Transformation of Steel During Heating and Cooling Process

When a steel specimen is heated, its temperature rises unless there is change of state or a change in structure. Fig. 1 shows heating and cooling curve of steel bearing different structures. Similarly, if heat is extracted, the temperature falls unless there is change in state or a change in structure. This change of structure does not occur at a constant temperature.

It takes a sufficient time a range of temperature is required for the transformation. This range is known as transformation range. For example, the portion between the lower critical temperature line and the upper critical temperature line with hypo and hyper eutectoid steels, in iron carbon equilibrium diagram. This range is also known as critical range.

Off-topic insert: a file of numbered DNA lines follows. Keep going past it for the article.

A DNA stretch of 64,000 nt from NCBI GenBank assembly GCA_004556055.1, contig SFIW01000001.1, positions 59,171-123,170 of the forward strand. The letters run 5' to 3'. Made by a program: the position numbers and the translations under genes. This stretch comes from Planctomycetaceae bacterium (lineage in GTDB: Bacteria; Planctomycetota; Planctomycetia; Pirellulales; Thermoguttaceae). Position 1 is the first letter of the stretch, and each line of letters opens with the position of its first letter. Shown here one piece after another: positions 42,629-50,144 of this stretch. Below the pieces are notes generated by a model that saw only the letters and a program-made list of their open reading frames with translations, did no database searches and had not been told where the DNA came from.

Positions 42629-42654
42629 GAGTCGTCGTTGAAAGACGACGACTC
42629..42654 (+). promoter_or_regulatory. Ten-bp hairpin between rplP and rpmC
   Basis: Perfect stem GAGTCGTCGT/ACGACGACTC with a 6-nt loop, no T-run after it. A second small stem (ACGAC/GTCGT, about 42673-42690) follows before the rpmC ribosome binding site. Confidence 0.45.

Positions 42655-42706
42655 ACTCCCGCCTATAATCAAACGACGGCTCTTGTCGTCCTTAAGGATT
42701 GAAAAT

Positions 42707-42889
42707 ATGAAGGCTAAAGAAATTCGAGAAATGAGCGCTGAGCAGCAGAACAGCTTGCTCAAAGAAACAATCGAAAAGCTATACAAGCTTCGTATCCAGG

Over heating for too long at a high temperature may lead to excessive oxidation or decarburization of the surface. Oxidation may manifest itself in the form of piece of scale which may be driven into the surface at the work piece if it is going to be forged. If steel is heated, well above the upper critical temperature, large austenite grains form. In other words steel develops undesirable coarse grains structure if cooled slowly to room temperature and it lacks both in ductility and resistance to shock.

Heating and cooling curve of steel
Fig. 1 Heating and cooling curve of steel
Metals Used for Producing Nuclear Energy

Author: Aliva Tripathy

Taking out time from a housewife life and contributing to AxiBook is a passion for me. I love doing this and gets mind filled with huge satisfaction with thoughtful feedbacks from you all. Do love caring for others and love sharing knowledge more than this.

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